Today’s guest post is from writer Susan Cushman, a monthly regular here at NO RULES. Read her personal blog, learn about the 2011 Memphis Creative Nonfiction Workshop, and follow her on Facebook or Twitter. Cartoon used with permission from Debbie Ridpath Ohi at Inkygirl.com.
“It is the mark of an educated mind to be able to entertain a thought without accepting it.” (Aristotle)
“I was confused by your use of third person, omniscient. Wouldn’t it work better in first person?”
“Why did you write this in present tense? I think past tense is a safer way to go.”
“This piece really starts on page fifteen. I would ditch the first fourteen pages.”
If these comments sound familiar, you’re probably part of a critique
group, or participated in at least one workshop. It can feel a bit like
childbirth, with a room full of people watching and giving advice while
Or, if you know how to hold onto yourself (it’s your baby, after all),
you can take the advice that works for you and leave the rest, like they
say in 12-step meetings. (One reason advocates of AA and Al-Anon say it
works is because “there are no rules.”)
My first manuscript
critique workshop was in 2008, at the Yoknapatawpha Summer Writers
Workshop in Oxford, Mississippi. The MFA faculty-led critique process
was an eye-opener. The critique leader gave each of the 16 participants
an opportunity to “set up” his writing sample for the group—explaining
if it was a complete short story or essay, or part of a larger work, for
example—and then he would let the other students give feedback first.
about fifteen minutes, he would give his own advice. During this time,
the person whose work was being critiqued would remain silent and take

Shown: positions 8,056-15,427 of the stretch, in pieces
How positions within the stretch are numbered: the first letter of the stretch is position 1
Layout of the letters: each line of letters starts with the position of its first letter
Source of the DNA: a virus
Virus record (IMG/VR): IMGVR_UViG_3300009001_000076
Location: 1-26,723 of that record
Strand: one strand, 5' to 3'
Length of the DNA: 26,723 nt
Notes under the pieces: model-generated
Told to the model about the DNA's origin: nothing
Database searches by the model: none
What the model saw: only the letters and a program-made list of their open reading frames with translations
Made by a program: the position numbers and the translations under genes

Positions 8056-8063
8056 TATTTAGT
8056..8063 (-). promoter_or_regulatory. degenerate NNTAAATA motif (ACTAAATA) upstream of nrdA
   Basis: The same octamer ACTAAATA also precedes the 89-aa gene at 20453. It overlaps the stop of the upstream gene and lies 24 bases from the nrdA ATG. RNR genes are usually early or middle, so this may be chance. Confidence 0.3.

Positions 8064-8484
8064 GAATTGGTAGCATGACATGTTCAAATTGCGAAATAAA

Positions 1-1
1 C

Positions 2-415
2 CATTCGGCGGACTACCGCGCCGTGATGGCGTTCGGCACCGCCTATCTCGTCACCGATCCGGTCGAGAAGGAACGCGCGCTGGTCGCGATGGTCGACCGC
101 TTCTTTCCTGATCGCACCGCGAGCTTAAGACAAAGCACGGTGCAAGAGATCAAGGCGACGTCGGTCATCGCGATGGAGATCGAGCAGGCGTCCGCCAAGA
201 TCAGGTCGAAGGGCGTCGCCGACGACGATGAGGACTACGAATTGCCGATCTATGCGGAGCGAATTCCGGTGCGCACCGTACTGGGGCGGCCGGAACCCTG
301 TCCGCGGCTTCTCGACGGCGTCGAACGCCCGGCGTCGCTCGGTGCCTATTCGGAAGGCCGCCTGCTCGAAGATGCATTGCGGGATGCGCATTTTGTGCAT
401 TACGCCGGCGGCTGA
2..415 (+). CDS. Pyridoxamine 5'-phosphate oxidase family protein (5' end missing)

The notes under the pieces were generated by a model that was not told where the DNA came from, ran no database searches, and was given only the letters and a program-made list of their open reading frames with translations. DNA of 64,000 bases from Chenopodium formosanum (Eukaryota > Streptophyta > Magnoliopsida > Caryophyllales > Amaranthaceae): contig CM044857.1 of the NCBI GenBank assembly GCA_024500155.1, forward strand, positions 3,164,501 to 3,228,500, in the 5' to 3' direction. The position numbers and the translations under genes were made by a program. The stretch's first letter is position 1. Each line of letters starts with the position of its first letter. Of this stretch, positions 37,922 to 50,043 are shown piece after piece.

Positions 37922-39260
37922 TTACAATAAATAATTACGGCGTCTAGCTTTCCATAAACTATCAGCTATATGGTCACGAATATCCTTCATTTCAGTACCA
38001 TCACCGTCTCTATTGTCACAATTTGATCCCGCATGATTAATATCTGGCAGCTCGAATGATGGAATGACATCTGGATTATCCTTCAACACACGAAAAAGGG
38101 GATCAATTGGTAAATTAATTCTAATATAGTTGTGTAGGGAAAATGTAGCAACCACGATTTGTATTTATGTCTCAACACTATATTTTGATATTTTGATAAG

notes on the comments being offered. At the end, the writer would
respond, asking questions for clarity, but trying not to defend the
work. After all, the purpose wasn’t to prove that his writing was
perfect, but to learn from the feedback. This process is called
Five of us at that workshop decided to form a
writing critique group, using the methods we had learned. That group
remained active for about three years, and while we don’t meet regularly
now, we stay in touch and continue to encourage one another. Three
years and six workshops later, I remain a fan of the workshop process,
but I’ve also learned a few important lessons along the way.
1. Sometimes it’s hard to hold onto yourself in the face of greatness.
One summer I participated in the late, great Barry Hannah’s “Wednesday
Workshops on the Square” in Oxford. I have a great deal of respect for
Barry’s work, and for him as a person. But our writing styles are very
different, and there were times when I had to work hard to remember that
it’s OK to disagree with someone who is famous and successful. Of
course I gleaned much benefit from his feedback, and I’ll always hold
onto my writing samples that have his red-inked comments on them, but at
the end of the day, it’s my work.
A well-known author who led a
creative nonfiction workshop a couple years ago felt strongly that the
main character in my essay wasn’t believable. “She’s just too good.
People aren’t like this. You need to show her human side.” A couple of
the other students in the workshop agreed with him.
I spent the
next year considering those words and revising the essay, before I
finally realized that the essay was true to its main character—a dear
friend whom I nursed during her dying days—and I wasn’t going to change
that. I began sending it out for publication. After three or four
rejections, I wasn’t discouraged. Last month the essay was published in a
new literary journal, with my friend’s character intact. All it took
was for the right editor to embrace the work.